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15245-540x335In case you don’t know who Michael Godard is, all you need to do is look at the artwork on the bottles of vodka and gin.  Yes, he’s the artist whose fanciful artwork of olives, limes and assorted cocktail paraphernalia have graced the covers of books, compact discs and low-brow pop art items around the globe.  What makes his art more interesting is his personal back story.

In 2006, his 16 yr. old daughter Paige passed away after a battle with brain cancer. As Godard says, “All the money in the world can not bring her back, but the funds I help raise for a cure will help save another child.”  As a result Godard now works very closely with St Jude’s, Make a Wish, Nevada Cancer Institute and The Sharon Osbourne Colon Cancer Foundation.

The vodka is made from Dutch wheat that undergoes five distillations.  I assume that the gin uses the same base, but other than juniper I’m not sure what the other botanicals are.  Oh, each bottle is numbered in a limited edition, which makes for a potential collectible.

Michael Godard Vodka (80 proof)
Visual: Clear.
Nose: Sweet and with an unusual berry character.
Taste: A bit chalky with a moderate amount of minerality.  Somewhat sweet, but there is more body and heat here than I was expecting.  A bit of bitterness creeps in towards the end.  But, that’s not a bad thing.
Finish:  Dry, with a lot of mouthfeel.
Overall: Perfectly serviceable vodka with more character than many others on the market.
GSN Rating: B

Michael Godard Gin (80 proof)
Visual: Clear.
Nose: A lot of high, bright herbal notes with a prevalent juniper character.
Taste: Quite light and sweet, but with a good sense of juniper.  It seems a bit unbalanced and harshly botanical.  There is more than a bit of fire and again, a lot of minerality.  Here, it seems at odds with the overall effect of the infusions.  Rather than a tight unity of flavors, they seem to be disparate and at odds with one another.
Finish: A lot of lingering sweetness, along with a chalky edge.
Overall: I’m not sure what to make of this gin.  It seems like a decent first attempt, but never really rises to the occasion.
GSN Rating: B-

For more information go to: Michael Godard Spirits

hero-foams-usBols has been making spirits and liqueurs since 1575, making it one of the oldest extant distilleries in the world.  Their line of liqueurs encompasses over 30 different flavors.  They recently debuted three flavored foams in the US.

The molecular mixology craze has died down somewhat, but the addition of these foams certainly makes it easy for bartenders to create some interesting cocktails.  What I like in particular is that everything is self-contained, and does not require purchase of cartridges or specialized equipment.  All you need to do is attach the enclosed pump to the bottle, press a few times, and voila!

Bols Amaretto Foam (48 proof)
Overall: A fairly tasty amaretto, but more sweet than I prefer.  The color of the foam is a light tan.
GSN Rating: B-

Bols Blue Curacao Foam (42 proof)
Overall: A mild curacao flavor with just a hint of orange candy.  The foam is a pretty Robin’s egg blue.
GSN Rating: B-

Bols Cassis Foam (34 proof)
Overall:  Berry flavored and quite sweet.  It makes for an interesting purple foam.
GSN Rating: B+

My only real hesitation about these foams is that the screw-tops on the bottles are very small, so you have to use the 200ml bottles.  Of course once you run out of product, you can fill it with something new and see what happens.  ;)

For more information go to: Bols Foam

J.Labanda-2It feels as if Grand Marnier has been around for at least a few centuries.  But, this quintessential spirit only dates back to 1880.  The recipe was created by Alexandre Marnier-Lapostolle who worked at a fruit liqueur distillery owned by his wife’s grandfather.  He sourced Citrus Bagaradia oranges grown in the West Indies, which are still used in the production today.  The Cognac base is made from the Ugni Blanc grape grown in the Cognac region of France.  Sugar syrup is added, and then everything is aged in oak casks and filtered before bottling.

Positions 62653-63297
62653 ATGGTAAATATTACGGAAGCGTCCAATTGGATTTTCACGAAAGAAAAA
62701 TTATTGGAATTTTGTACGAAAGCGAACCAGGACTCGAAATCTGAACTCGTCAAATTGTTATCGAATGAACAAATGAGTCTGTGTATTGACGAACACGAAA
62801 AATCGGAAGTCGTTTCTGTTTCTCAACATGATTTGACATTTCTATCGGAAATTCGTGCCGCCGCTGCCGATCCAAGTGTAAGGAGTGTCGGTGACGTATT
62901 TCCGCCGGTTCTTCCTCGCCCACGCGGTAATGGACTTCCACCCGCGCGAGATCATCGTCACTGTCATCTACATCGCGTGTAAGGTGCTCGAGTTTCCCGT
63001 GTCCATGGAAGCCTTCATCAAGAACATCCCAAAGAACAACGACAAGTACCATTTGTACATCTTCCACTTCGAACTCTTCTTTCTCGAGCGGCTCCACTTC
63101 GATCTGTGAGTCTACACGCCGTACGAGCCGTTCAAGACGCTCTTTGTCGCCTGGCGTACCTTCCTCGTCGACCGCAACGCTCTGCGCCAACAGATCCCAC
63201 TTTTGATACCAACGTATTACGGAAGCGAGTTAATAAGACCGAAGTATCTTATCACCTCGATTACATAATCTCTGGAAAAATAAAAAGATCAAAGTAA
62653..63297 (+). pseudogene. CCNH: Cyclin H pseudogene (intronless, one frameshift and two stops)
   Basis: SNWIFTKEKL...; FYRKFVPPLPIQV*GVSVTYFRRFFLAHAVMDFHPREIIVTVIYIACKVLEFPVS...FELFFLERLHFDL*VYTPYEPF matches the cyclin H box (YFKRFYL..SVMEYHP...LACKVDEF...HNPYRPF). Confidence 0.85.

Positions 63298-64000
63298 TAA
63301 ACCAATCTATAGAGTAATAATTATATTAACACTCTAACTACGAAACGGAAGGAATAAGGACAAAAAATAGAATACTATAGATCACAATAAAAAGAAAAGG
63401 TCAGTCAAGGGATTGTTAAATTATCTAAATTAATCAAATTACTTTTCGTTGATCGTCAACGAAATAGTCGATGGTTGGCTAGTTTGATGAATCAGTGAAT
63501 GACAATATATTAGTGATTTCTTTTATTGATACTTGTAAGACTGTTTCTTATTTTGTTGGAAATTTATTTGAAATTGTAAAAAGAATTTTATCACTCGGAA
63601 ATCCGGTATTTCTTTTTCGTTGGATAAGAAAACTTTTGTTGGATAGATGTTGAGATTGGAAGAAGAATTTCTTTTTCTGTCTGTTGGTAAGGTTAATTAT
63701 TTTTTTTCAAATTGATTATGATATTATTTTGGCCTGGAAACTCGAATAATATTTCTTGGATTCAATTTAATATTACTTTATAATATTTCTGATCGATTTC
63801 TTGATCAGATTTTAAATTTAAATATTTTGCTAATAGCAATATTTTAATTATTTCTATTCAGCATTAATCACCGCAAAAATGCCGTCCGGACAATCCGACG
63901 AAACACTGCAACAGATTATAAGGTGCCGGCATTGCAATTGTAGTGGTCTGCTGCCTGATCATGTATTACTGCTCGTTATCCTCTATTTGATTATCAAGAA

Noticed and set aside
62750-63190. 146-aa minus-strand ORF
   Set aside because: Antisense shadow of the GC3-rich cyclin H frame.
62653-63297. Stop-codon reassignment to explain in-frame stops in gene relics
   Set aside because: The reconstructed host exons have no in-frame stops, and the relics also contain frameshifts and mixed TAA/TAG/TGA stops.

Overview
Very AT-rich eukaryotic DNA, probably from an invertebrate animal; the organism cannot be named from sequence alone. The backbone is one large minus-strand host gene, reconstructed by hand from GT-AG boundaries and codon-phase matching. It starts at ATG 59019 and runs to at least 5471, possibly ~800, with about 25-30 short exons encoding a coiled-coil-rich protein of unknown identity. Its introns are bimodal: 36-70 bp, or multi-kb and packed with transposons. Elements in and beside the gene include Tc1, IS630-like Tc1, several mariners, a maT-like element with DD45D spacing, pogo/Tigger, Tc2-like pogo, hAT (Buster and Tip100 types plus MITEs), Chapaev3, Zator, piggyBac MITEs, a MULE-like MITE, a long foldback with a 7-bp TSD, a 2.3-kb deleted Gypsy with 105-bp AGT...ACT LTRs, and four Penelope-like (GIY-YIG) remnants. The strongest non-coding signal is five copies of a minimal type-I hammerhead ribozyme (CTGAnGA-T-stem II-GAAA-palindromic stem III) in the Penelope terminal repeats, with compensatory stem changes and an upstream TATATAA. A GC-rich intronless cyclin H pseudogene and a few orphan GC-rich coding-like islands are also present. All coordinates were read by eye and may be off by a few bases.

Here are a few classic cocktails for you to try that call for Grand Marnier:

Leap Year
2 ounces gin
1/2 ounce sweet vermouth
1/2 ounce Grand Marnier
1 dash lemon juice
Shake with ice. Strain into a cocktail glass.

Satan’s Whiskers
3/4 ounce gin
3/4 ounce dry vermouth
3/4 ounce sweet vermouth
1/2 ounce orange juice
1/2 ounce Grand Marnier
1 dash orange bitters
Shake with ice. Strain into a cocktail glass.

DDay Calvados smllIt’s entirely appropriate that fifth generation distiller Jean-Roger Groult is paying tribute to the 70th anniversary of the liberation of France from Nazi control. In fact, this is the third in a series of special limited editions, the others marking the 50th and 60th anniversaries of the famous battle.

As one of the distilleries’ press releases reveals, “In 1939 several years before the invasion, Jean-Roger’s grandfather, Roger Groult, for whom the distillery is named, was serving in the French resistance as a truck driver when he was wounded by an exploding hand grenade. Following the attack, he was captured and sent to a Nazi military hospital with shrapnel in both his legs. In 1941, because of the severity of his injuries, he was released and allowed to return to his family and farm located in Saint-Cyr Du Ronceray in Normandy. During 1942, in an effort to protect as much Calvados as possible from the Nazis, producers from lower Normandy, like Roger Groult, worked with the INAO to create an official Calvados Pays d’Auge AOC, (Appellation d’Origine Controlee), declaring their beloved apple brandy a national cultural treasure to be protected from enemy requisition during war. Shortly after the D-Day invasion, Nazi soldiers commandeered and occupied a portion of the Groult family property. During this time, most French men, including Roger Groult were needed away from home in the war effort. Madam Groult, who was left to tend the farm, used to tell the story of their first taste of liberation, which came in early August, 1944. Apparently, the Nazi soldiers who had commandeered the farm intercepted radio transmissions stating allied forces were now in Vimoutiers, (20 miles to the South) so they turned and asked Madam Groult how close that village was to the farm. Thinking quickly, Jean-Roger’s grandmother convincingly told the soldiers Vimoutiers was just down the road, causing the soldiers to immediately flee in the other direction. Official liberation of Saint-Cyr Du Ronceray finally arrived a few weeks later on August 22, 1944.”